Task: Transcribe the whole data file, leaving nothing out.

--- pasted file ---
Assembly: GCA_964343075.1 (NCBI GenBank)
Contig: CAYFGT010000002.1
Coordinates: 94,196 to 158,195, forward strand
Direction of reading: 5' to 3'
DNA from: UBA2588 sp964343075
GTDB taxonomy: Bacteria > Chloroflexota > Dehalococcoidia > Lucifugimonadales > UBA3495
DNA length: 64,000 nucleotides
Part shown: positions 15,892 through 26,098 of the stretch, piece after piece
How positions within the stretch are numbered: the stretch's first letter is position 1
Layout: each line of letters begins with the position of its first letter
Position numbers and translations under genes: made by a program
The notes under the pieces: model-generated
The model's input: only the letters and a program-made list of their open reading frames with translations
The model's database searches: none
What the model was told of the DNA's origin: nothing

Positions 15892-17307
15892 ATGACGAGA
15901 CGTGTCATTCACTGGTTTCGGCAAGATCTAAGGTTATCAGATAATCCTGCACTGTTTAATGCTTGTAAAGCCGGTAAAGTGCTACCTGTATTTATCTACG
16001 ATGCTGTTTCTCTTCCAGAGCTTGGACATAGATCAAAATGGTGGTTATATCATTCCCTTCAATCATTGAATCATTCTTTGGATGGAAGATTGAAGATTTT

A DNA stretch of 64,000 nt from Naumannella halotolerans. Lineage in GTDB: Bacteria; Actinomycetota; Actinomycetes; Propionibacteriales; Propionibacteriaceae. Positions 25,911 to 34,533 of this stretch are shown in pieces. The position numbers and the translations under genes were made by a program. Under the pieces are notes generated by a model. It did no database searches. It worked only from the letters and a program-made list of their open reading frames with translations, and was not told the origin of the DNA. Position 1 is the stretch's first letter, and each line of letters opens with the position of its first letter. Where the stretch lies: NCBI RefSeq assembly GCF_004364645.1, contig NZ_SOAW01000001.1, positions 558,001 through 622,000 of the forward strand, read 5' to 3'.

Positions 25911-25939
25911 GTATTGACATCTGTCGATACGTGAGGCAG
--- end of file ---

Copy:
Assembly: GCA_964343075.1 (NCBI GenBank)
Contig: CAYFGT010000002.1
Coordinates: 94,196 to 158,195, forward strand
Direction of reading: 5' to 3'
DNA from: UBA2588 sp964343075
GTDB taxonomy: Bacteria > Chloroflexota > Dehalococcoidia > Lucifugimonadales > UBA3495
DNA length: 64,000 nucleotides
Part shown: positions 15,892 through 26,098 of the stretch, piece after piece
How positions within the stretch are numbered: the stretch's first letter is position 1
Layout: each line of letters begins with the position of its first letter
Position numbers and translations under genes: made by a program
The notes under the pieces: model-generated
The model's input: only the letters and a program-made list of their open reading frames with translations
The model's database searches: none
What the model was told of the DNA's origin: nothing

Positions 15892-17307
15892 ATGACGAGA
15901 CGTGTCATTCACTGGTTTCGGCAAGATCTAAGGTTATCAGATAATCCTGCACTGTTTAATGCTTGTAAAGCCGGTAAAGTGCTACCTGTATTTATCTACG
16001 ATGCTGTTTCTCTTCCAGAGCTTGGACATAGATCAAAATGGTGGTTATATCATTCCCTTCAATCATTGAATCATTCTTTGGATGGAAGATTGAAGATTTT

A DNA stretch of 64,000 nt from Naumannella halotolerans. Lineage in GTDB: Bacteria; Actinomycetota; Actinomycetes; Propionibacteriales; Propionibacteriaceae. Positions 25,911 to 34,533 of this stretch are shown in pieces. The position numbers and the translations under genes were made by a program. Under the pieces are notes generated by a model. It did no database searches. It worked only from the letters and a program-made list of their open reading frames with translations, and was not told the origin of the DNA. Position 1 is the stretch's first letter, and each line of letters opens with the position of its first letter. Where the stretch lies: NCBI RefSeq assembly GCF_004364645.1, contig NZ_SOAW01000001.1, positions 558,001 through 622,000 of the forward strand, read 5' to 3'.

Positions 25911-25939
25911 GTATTGACATCTGTCGATACGTGAGGCAG